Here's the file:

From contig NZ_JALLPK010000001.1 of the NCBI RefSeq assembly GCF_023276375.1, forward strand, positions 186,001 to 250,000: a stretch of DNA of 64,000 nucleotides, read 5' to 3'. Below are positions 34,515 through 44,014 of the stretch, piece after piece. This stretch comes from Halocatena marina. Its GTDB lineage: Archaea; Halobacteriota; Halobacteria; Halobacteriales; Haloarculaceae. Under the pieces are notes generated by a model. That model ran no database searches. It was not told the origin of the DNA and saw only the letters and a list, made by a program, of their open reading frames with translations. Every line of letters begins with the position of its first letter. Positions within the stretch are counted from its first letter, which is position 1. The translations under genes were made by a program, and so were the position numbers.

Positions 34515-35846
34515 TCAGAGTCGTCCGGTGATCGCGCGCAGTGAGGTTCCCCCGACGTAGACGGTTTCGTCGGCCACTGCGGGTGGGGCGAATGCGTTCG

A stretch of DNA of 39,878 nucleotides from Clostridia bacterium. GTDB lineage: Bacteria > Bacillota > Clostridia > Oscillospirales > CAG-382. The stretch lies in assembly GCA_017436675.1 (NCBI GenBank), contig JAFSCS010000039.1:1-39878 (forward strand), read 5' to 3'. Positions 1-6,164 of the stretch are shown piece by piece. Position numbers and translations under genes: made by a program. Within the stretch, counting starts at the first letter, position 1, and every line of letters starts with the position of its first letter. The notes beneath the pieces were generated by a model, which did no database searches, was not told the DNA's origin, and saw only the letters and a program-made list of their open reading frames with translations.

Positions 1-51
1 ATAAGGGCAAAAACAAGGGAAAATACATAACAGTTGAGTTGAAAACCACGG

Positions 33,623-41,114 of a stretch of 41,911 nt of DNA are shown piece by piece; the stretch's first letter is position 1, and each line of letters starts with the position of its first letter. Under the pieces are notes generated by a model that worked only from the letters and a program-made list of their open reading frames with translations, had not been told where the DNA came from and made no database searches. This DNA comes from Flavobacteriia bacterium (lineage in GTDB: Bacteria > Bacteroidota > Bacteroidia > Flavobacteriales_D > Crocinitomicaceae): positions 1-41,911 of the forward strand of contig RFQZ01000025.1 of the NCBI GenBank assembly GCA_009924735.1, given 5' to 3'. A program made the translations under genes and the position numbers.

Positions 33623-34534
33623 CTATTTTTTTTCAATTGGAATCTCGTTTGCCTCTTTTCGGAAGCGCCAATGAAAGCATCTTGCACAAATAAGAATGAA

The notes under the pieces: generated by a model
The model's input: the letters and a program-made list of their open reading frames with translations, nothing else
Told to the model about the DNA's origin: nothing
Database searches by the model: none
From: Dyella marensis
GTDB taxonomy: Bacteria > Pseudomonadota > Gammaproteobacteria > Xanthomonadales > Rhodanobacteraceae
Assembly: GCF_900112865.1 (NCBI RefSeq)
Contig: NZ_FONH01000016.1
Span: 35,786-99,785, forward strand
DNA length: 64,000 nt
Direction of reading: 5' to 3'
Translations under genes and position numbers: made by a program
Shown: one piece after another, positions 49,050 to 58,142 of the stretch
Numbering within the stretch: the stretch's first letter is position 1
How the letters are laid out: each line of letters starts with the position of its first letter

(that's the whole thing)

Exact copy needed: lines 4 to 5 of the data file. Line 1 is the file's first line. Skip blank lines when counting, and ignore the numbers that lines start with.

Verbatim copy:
A stretch of DNA of 39,878 nucleotides from Clostridia bacterium. GTDB lineage: Bacteria > Bacillota > Clostridia > Oscillospirales > CAG-382. The stretch lies in assembly GCA_017436675.1 (NCBI GenBank), contig JAFSCS010000039.1:1-39878 (forward strand), read 5' to 3'. Positions 1-6,164 of the stretch are shown piece by piece. Position numbers and translations under genes: made by a program. Within the stretch, counting starts at the first letter, position 1, and every line of letters starts with the position of its first letter. The notes beneath the pieces were generated by a model, which did no database searches, was not told the DNA's origin, and saw only the letters and a program-made list of their open reading frames with translations.

Positions 1-51